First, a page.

Peripheral chemoreceptors: function and plasticity of the carotid body

Prem Kumar, Nanduri R Prabhakar

Research output: Contribution to journalArticlepeer-review

283 Citations (Scopus)


The discovery of the sensory nature of the carotid body dates back to the beginning of the 20th century. Following these seminal discoveries, research into carotid body mechanisms moved forward progressively through the 20th century, with many descriptions of the ultrastructure of the organ and stimulus-response measurements at the level of the whole organ. The later part of 20th century witnessed the first descriptions of the cellular responses and electrophysiology of isolated and cultured type I and type II cells, and there now exist a number of testable hypotheses of chemotransduction. The goal of this article is to provide a comprehensive review of current concepts on sensory transduction and transmission of the hypoxic stimulus at the carotid body with an emphasis on integrating cellular mechanisms with the whole organ responses and highlighting the gaps or discrepancies in our knowledge. It is increasingly evident that in addition to hypoxia, the carotid body responds to a wide variety of blood-borne stimuli, including reduced glucose and immune-related cytokines and we therefore also consider the evidence for a polymodal function of the carotid body and its implications. It is clear that the sensory function of the carotid body exhibits considerable plasticity in response to the chronic perturbations in environmental O2 that is associated with many physiological and pathological conditions. The mechanisms and consequences of carotid body plasticity in health and disease are discussed in the final sections of this article.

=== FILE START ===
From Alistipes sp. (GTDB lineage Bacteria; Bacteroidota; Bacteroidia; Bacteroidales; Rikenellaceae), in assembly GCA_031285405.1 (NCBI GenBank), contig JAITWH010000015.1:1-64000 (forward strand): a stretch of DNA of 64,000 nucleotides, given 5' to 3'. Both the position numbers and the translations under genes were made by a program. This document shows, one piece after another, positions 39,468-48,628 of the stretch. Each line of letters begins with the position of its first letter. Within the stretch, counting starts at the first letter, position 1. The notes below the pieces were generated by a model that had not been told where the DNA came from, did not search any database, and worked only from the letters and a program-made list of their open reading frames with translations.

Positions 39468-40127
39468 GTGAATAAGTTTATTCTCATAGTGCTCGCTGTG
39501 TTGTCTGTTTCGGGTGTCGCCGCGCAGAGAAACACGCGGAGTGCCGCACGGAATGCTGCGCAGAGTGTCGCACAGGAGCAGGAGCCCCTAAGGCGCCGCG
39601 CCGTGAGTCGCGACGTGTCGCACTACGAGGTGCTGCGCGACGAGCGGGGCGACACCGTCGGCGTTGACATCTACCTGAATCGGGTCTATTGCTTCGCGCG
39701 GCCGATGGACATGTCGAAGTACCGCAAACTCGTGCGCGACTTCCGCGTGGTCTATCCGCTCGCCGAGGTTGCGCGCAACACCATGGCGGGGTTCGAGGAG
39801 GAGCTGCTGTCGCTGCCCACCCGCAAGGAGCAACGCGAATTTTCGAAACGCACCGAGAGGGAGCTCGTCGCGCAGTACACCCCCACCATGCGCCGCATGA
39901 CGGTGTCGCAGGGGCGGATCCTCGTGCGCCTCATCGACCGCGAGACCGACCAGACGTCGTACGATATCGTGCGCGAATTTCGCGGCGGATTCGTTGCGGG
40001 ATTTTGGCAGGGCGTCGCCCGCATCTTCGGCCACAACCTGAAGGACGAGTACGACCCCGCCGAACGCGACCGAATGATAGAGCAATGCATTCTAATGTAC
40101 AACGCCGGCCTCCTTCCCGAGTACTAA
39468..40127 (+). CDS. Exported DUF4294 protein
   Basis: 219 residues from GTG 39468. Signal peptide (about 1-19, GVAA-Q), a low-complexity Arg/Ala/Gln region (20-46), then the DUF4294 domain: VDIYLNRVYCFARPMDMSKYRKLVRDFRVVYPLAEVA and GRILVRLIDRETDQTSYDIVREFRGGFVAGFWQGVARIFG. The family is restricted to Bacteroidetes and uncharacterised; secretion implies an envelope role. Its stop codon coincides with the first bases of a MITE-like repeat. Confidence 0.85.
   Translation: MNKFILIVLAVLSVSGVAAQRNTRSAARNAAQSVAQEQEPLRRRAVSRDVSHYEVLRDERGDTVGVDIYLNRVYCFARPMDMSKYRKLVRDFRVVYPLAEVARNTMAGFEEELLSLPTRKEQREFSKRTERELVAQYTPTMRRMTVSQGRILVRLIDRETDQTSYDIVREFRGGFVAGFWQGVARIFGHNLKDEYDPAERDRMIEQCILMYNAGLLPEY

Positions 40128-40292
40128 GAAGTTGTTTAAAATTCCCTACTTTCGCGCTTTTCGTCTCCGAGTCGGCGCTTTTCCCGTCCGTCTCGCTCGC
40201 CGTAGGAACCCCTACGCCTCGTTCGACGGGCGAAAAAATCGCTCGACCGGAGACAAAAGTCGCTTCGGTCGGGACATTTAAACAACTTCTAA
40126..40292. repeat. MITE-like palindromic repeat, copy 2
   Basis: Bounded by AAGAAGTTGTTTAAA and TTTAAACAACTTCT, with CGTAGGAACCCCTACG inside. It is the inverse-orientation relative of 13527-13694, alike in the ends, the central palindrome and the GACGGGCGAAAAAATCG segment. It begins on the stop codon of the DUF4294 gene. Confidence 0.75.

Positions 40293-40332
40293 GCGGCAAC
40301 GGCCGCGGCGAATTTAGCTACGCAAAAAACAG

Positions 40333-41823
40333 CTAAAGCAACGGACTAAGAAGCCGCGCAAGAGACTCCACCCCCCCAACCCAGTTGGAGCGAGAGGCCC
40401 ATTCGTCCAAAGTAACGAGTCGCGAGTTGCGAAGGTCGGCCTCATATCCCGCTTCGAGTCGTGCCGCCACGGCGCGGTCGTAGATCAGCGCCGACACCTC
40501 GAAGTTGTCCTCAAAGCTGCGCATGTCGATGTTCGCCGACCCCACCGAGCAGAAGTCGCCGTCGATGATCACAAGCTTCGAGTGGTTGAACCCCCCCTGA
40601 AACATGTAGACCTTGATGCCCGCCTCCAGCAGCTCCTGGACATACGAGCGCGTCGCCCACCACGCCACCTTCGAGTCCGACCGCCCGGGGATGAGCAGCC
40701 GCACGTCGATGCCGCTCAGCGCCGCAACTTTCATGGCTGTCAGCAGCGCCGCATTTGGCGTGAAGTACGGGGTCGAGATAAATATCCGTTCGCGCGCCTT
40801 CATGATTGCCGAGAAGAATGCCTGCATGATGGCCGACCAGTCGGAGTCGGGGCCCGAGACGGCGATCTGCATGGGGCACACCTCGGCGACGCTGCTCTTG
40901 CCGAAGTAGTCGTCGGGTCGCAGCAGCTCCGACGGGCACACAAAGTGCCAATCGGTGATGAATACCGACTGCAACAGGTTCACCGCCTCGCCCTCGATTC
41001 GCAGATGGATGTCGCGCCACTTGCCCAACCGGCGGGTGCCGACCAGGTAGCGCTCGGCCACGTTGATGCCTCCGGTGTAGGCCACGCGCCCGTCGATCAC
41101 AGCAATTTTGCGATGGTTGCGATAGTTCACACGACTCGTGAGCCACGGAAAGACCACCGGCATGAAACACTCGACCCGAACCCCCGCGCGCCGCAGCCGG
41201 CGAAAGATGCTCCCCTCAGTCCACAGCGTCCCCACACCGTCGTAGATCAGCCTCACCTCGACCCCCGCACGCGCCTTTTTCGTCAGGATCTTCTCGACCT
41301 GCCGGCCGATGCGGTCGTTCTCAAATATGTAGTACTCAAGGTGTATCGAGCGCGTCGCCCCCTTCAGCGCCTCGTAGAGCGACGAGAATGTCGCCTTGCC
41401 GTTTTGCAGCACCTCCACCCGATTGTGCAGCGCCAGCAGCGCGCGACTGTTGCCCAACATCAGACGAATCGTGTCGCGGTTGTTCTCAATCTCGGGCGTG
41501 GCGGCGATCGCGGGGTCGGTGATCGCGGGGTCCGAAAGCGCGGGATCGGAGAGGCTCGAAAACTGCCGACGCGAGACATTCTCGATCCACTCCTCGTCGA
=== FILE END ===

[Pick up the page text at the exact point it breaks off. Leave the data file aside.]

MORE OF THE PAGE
Original languageEnglish
Pages (from-to)141-219
Number of pages79
JournalComprehensive Physiology
Issue number1
Publication statusPublished - Jan 2012


  • Carbon Dioxide
  • Cardiovascular Diseases
  • Carotid Body
  • Cell Hypoxia
  • Chemoreceptor Cells
  • Humans
  • Mitochondria
  • Neuronal Plasticity
  • Neurotransmitter Agents
  • Oxygen
  • Partial Pressure
  • Regional Blood Flow
  • Signal Transduction
  • Synaptic Transmission


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